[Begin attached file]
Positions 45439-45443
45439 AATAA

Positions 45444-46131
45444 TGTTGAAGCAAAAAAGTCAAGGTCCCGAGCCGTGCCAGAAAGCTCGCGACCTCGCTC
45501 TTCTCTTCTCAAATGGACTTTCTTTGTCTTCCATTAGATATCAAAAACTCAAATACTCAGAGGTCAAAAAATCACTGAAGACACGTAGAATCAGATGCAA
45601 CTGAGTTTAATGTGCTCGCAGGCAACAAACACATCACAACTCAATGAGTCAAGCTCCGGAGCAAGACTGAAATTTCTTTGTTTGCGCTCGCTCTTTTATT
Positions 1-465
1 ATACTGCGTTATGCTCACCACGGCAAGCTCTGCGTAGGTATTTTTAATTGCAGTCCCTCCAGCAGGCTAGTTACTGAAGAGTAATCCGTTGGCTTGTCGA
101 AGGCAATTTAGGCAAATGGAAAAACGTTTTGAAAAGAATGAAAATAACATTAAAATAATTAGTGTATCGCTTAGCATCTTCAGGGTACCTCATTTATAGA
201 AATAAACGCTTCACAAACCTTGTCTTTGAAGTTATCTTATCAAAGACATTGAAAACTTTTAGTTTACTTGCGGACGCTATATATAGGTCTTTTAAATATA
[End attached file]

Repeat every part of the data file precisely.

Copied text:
Positions 45439-45443
45439 AATAA

Positions 45444-46131
45444 TGTTGAAGCAAAAAAGTCAAGGTCCCGAGCCGTGCCAGAAAGCTCGCGACCTCGCTC
45501 TTCTCTTCTCAAATGGACTTTCTTTGTCTTCCATTAGATATCAAAAACTCAAATACTCAGAGGTCAAAAAATCACTGAAGACACGTAGAATCAGATGCAA
45601 CTGAGTTTAATGTGCTCGCAGGCAACAAACACATCACAACTCAATGAGTCAAGCTCCGGAGCAAGACTGAAATTTCTTTGTTTGCGCTCGCTCTTTTATT
Positions 1-465
1 ATACTGCGTTATGCTCACCACGGCAAGCTCTGCGTAGGTATTTTTAATTGCAGTCCCTCCAGCAGGCTAGTTACTGAAGAGTAATCCGTTGGCTTGTCGA
101 AGGCAATTTAGGCAAATGGAAAAACGTTTTGAAAAGAATGAAAATAACATTAAAATAATTAGTGTATCGCTTAGCATCTTCAGGGTACCTCATTTATAGA
201 AATAAACGCTTCACAAACCTTGTCTTTGAAGTTATCTTATCAAAGACATTGAAAACTTTTAGTTTACTTGCGGACGCTATATATAGGTCTTTTAAATATA